http://img.groundspeak.com/waymarking/display/9d85089c-ceac-4821-aab3-c4e9ecd47ca7.JPG The tourist attraction sign for Chatham, where the ghost of a heartbroken woman is said to walk the grounds for one night every seven years.
http://www.dhr.virginia.gov/registers/Counties/KingGeorge/048-0010_Lamb%27sCreekChurch_VLR_4th_edition.jpg Lamb’s Creek Church, where two Confederate soldiers apparently had a third companion but the flash of lightening
They say that there is a church about thirteen miles outside of Fredericksburg, where during the Civil War, two Confederate soldiers sought refuge against a terrible thunderstorm. As the two men were holed up in church, there was a flash of lightening, such as there are during serious Virginia lightening storms. The two soldiers saw a woman dressed in white, praying at one of the pews, then nothing, then another flash of lightening, in which the woman was there again, then nothing. The third flash was enough to make both of these fine southern gentlemen and soldiers desire to take refuge elsewhere, or chance the storm. (Taylor)
They say that at Chatham, there is a woman in white who stalks the grounds once every seven years, June the 21st. Her father brought her across the Atlantic to stop a romance that was playing out between her and another English man, but unbeknownst to the father, the suitor snuck his way to America. The charade was found out at Chatham at one of William Fitzhugh’s parties, and the daughter was shipped back to England, where she lived until she died on June the 21st, 1790. (Taylor)
They say that if one travels to Winchester, about ninety miles to the northwest of Fredericksburg, there is a mansion of considerable psychic phenomena where one can spend the night. There is a room in Waverly place where a man in grey is said to barge in and fit the occupants with an icy stare before vacating the room. This soldier was apparently the ghost of a Confederate officer first seen not long after the end of the war. (Asfar)
Ghost stories have pervaded the country and indeed the world since practically the dawn of time. The question of what comes next has walked hand in hand with the living and ghost stories pop up all the time either as unexplained phenomena or as old stories told around a camp fire late at night. During the Civil War, Virginia saw more blood than any other state, Union or Confederate. Indeed, Winchester is said to have changed hands as many as sixty or seventy times, depending on how one defines changing hands, so it is not unreasonable to have some legends floating around about Confederate dead. I know that for the brief stint that I lived in West Virginia, along the road that Lee used to retreat from Gettysburg, there was a yarn weaved about a dying confederate that would fall on the hoods of cars that stopped in the area around the night.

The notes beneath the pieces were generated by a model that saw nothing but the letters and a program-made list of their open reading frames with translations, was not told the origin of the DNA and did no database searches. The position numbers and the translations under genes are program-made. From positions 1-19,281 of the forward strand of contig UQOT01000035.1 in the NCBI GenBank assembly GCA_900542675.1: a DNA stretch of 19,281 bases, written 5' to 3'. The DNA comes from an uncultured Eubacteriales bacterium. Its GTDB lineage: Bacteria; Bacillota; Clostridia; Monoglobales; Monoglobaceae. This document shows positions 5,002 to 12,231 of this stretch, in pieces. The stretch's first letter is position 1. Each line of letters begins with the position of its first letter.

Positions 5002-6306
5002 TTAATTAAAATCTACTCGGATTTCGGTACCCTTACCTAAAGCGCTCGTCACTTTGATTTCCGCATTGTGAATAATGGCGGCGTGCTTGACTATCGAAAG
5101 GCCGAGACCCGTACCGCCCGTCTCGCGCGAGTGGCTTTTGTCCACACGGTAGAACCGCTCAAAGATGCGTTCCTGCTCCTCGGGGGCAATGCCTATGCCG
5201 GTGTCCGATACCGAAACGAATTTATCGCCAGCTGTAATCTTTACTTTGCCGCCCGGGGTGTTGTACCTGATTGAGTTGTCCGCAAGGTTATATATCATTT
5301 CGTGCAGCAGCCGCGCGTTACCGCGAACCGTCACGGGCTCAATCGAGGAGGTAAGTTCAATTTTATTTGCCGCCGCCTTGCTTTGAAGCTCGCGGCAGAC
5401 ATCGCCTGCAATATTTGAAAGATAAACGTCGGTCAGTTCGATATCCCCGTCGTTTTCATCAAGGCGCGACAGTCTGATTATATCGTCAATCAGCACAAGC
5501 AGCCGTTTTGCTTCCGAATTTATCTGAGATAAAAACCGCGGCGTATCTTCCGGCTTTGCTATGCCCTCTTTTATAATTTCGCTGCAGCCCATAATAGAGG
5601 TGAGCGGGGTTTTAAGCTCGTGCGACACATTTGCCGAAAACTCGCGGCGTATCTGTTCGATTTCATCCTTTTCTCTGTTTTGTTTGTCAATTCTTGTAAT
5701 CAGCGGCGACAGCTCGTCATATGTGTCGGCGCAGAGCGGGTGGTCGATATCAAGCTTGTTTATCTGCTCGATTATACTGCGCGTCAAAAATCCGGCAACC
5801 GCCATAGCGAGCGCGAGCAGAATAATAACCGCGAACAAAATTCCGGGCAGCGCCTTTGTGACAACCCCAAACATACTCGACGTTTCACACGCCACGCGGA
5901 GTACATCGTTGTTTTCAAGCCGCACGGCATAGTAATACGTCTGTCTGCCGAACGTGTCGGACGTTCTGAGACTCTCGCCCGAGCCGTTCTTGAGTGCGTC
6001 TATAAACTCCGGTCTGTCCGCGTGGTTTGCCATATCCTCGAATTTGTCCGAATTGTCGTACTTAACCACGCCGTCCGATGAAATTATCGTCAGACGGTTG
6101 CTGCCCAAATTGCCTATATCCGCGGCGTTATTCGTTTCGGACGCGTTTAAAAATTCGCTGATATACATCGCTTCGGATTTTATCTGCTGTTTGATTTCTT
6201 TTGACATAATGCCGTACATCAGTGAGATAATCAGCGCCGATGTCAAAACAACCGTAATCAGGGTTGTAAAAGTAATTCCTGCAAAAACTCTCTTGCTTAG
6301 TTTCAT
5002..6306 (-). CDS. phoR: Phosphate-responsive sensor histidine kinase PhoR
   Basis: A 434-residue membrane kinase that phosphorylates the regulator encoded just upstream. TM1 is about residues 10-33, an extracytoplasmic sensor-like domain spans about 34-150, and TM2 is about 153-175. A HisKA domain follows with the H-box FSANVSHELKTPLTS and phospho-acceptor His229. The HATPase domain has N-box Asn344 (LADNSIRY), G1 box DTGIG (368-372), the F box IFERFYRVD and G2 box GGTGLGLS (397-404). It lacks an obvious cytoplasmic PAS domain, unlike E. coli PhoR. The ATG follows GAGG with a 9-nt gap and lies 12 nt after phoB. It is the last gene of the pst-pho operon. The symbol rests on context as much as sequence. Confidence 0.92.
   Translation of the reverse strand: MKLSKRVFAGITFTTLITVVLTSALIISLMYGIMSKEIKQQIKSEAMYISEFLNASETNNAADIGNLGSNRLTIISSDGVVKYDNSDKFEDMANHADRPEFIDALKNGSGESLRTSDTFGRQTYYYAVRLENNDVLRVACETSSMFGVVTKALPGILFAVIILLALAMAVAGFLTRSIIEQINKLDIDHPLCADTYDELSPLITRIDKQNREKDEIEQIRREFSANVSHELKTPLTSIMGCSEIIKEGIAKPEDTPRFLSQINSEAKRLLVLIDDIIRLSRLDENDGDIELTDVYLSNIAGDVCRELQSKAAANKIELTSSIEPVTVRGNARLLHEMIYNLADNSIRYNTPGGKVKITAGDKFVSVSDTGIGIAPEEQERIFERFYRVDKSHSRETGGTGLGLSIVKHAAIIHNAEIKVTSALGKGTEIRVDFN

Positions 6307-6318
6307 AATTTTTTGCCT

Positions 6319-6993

When hearing about Chatham, though, and finding that they only have one haunting, I was honestly surprised, due to Whitman’s graphic descriptions of the place, especially in light of Fredericksburg’s reputation as a haunted city. Taylor quotes a nameless historian saying “Fredericksburg and the country immediately about it was fought over, marched over, shelled, ravaged and desolated. Under its street and in yards, hundreds of dead were buried to be, now and again, in after years, unearthed. No other American city ever suffered as did this formerly prosperous town.” (Taylor, VI)
In a city as familiar with death as Fredericksburg was in the time that Whitman visited it, it is not surprising then, that ghost stories pop up. Whether they stem from a real occurrence beyond the realm of mortal understanding is beyond me, but there is another working theory that explains these supernatural presences. Namely that what is beyond the grave is a matter of which no one can ascertain any real amounts of knowledge. They may run off of theory or off of faith, but not much is honestly known. No if one takes a place such as Fredericksburg, a sight where three major battles occurred within the city, and numerous within the surrounding area, and one is standing in a place where death is seeped into the ground. With so many deaths so long ago, it would seem easy for history to forget them, and that is where the ghost story comes into play. As a narrative structure, it functions as a remembrance device, as in it is hard to forget something that still wanders the lonely halls of Chatham every seven years looking for her lost lover.
Asfar, Dan, Ghost Stories of Virginia, Auburn, WA, Lone Pine Publishing International, 2006
Taylor Jr., L B, The Ghosts of Fredericksburg – and Nearby Environs, Progress Printing Co., Inc. 1991